If one studies representations of Robin Hood solely in canonical nineteenth-century texts such as Walter Scott’s Ivanhoe (1819), Thomas Love Peacock’s Maid Marian (1822), and Pierce Egan the Younger’s Robin Hood and Little John (1840), as this paper argues, Robin’s status as an outlaw was often downplayed. This was to distinguish him – England’s great national hero – from the regular criminals. This discussion is needed because, despite the fact that nineteenth-century novelists depicted Robin favourably, less-canonical texts were still ambivalent towards the legendary outlaw.
Many people will be familiar with the Scott’s Ivanhoe and Peacock’s Maid Marian, but just a few months prior to Ivanhoe an anonymous author published Robin Hood: A Tale of the Olden Time (1819).  Robin is no ordinary bandit in this novel, and in the lengthy introduction there is a deliberate effort to ensure that readers think Robin is better than ordinary highwaymen and banditti, declaring that he was ‘an innocent and harmless freebooter’.  The plot sees Robin cheated out of his Huntingdon estate by his villainous cousin, and left homeless. He subsequently becomes the leader of a band of men living in the forest. The circumstances of his outlawing are out of keeping with both the ballad tradition and novels that would come afterwards: he is outlawed because he interrupts a wedding and stops a bride marrying somebody she does not want to. For this deed Robin is seized by soldiers and reluctantly outlawed by his friend, the Sheriff of Nottingham. In another part of the novel, after he has been outlawed, Robin declares that the word ‘robber’ had ‘become hateful to his thoughts’. 
In Walter Scott’s Ivanhoe, the outlaw Robin of Locksley appears in only ten out of forty-four chapters in the novel, although he is to all intents and purposes its hero. In the preface to the novel, Scott declares that England should be as proud of its historic outlaw as Scotland was of Rob Roy:
The name of Robin Hood, if duly conjured with, should raise a spirit as soon as that of Rob Roy; and the patriots of England deserve no less their renown than the Bruces and Wallaces of Caledonia.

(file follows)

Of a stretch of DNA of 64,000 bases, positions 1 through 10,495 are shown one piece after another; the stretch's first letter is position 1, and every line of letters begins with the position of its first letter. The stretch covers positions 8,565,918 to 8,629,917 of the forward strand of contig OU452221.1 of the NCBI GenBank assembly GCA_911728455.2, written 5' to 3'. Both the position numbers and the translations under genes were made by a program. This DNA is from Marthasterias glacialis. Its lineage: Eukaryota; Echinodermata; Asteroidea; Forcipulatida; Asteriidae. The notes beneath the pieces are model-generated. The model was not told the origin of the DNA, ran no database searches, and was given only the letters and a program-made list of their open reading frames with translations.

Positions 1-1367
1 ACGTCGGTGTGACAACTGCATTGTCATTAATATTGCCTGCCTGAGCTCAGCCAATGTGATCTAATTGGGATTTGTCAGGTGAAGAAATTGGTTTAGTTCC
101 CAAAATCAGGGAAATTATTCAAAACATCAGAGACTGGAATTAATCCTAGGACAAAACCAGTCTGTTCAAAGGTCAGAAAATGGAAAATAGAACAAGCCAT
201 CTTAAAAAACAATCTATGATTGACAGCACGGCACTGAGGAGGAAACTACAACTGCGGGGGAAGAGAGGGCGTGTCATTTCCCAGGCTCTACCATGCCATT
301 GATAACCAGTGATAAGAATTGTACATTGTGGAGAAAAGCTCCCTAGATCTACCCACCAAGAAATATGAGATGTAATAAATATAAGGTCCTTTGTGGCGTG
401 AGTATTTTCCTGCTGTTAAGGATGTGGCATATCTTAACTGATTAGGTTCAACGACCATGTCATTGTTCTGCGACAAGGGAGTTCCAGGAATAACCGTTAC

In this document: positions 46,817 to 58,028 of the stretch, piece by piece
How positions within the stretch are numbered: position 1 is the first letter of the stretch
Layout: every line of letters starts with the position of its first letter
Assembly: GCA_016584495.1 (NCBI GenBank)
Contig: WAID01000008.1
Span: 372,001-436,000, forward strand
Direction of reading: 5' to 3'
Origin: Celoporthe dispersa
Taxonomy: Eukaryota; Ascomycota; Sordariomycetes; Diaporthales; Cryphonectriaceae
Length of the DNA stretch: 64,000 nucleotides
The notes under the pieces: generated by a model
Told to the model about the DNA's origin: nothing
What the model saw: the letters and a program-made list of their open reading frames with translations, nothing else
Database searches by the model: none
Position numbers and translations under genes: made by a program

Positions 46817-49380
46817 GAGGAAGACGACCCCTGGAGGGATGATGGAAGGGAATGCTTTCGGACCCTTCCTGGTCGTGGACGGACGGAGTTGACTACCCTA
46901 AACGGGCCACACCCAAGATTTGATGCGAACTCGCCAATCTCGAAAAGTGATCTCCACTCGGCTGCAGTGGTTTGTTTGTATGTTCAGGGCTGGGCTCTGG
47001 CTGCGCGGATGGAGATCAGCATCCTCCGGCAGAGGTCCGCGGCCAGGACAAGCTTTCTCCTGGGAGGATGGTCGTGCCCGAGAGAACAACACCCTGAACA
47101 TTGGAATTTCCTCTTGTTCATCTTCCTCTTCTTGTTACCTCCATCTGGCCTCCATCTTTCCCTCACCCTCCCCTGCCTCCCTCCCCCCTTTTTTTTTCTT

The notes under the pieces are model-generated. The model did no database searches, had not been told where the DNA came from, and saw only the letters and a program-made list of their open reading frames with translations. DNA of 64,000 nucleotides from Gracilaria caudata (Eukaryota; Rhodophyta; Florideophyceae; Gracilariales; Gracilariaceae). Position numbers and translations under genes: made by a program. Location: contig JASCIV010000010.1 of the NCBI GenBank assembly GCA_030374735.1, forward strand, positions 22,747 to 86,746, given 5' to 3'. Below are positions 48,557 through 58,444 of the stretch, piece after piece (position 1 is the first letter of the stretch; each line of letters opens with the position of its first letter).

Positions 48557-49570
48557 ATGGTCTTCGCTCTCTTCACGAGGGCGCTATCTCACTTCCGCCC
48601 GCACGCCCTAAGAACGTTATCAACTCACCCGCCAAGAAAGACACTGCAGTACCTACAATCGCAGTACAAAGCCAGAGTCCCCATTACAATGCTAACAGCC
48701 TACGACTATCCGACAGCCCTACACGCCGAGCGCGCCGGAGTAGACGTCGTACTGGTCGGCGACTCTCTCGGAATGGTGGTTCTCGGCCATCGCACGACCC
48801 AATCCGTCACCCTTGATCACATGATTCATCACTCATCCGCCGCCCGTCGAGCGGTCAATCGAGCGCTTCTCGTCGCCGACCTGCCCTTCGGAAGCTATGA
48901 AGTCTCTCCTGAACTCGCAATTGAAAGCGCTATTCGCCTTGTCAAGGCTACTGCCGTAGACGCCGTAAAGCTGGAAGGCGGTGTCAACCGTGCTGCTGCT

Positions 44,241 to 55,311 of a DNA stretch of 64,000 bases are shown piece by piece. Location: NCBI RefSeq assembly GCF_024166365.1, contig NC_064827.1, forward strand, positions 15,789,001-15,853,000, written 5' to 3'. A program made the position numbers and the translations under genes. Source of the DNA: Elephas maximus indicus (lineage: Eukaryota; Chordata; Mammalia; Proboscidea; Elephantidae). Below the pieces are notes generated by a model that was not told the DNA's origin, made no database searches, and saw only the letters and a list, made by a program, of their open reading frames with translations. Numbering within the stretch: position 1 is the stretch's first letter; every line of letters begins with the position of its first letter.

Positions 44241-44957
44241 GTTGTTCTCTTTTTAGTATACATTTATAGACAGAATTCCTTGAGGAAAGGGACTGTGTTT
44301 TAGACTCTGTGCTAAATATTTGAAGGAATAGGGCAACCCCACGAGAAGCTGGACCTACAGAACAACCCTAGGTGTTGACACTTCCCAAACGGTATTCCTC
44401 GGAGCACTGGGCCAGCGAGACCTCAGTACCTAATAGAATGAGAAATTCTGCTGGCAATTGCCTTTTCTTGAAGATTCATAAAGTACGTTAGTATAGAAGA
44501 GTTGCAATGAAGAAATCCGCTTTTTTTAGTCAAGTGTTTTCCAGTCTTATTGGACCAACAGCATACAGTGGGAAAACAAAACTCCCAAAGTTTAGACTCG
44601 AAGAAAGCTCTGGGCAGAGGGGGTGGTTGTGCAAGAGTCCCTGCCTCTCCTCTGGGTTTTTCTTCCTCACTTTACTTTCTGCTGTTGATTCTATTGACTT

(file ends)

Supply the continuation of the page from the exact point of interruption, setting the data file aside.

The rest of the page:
It is as a patriot that Scott wished Locksley to be seen, rather than an outlaw. Scott links Robin to a conservative agenda. He is now a man who is loyal to the King, and he is never depicted committing any criminal act. Indeed, Locksley is rarely called an outlaw in the text. He is called ‘a stout well-set yeoman, arrayed in Lincoln green’,  or simply as a ‘yeoman’,  ‘Locksley the yeoman’,  or ‘captain’. 
Scott is hesitant to name Robin as an outlaw, and there are only two scenes where Locksley is addressed as such. The first is when he is negotiating a ransom for Isaac’s daughter, Rebecca,  and towards the end of the novel. Even in these scenes, however, he is not robbing anybody. This may explain why Scott chose to call his character Robin of Locksley: throughout the novel, the reader is never told that Robin of Locksley is the same outlaw as Robin Hood. Readers may have suspected it, but it is not confirmed until the end of the novel, when Richard (who has been disguised as the Black Knight for the majority of the novel) and Locksley reveal their true identities to each other:
“Call me no longer Locksley, my Liege, but know me under the name, which, I fear, fame hath blown too widely not to have reached even your royal ears – I am Robin Hood of Sherwood Forest.”
“King of Outlaws, and Prince of good fellows!” said the King, “who hath not heard a name that has been borne as far as Palestine? But be assured, brave Outlaw, that no deed done in our absence, and in the turbulent times to which it hath given rise, shall be remembered to thy disadvantage.” 
Even after Locksley has revealed to the King that he is the famous outlaw, Robin Sherwood, Scott allows Richard to effectively nullify his entire criminal career by pardoning his former misdeeds.
Despite Robin’s reconfiguration as a patriot in Ivanhoe, Scott did try to provide some balance. Whilst Richard I displays nothing but unqualified admiration for the outlaws, the jester Wamba gives a more nuanced assessment of the outlaws’ morality: he says that, however much good the outlaws may have done for Richard, ‘those honest fellows balance a good deed with one not quite so laudable’. Richard asks Wamba to elaborate upon what he has said: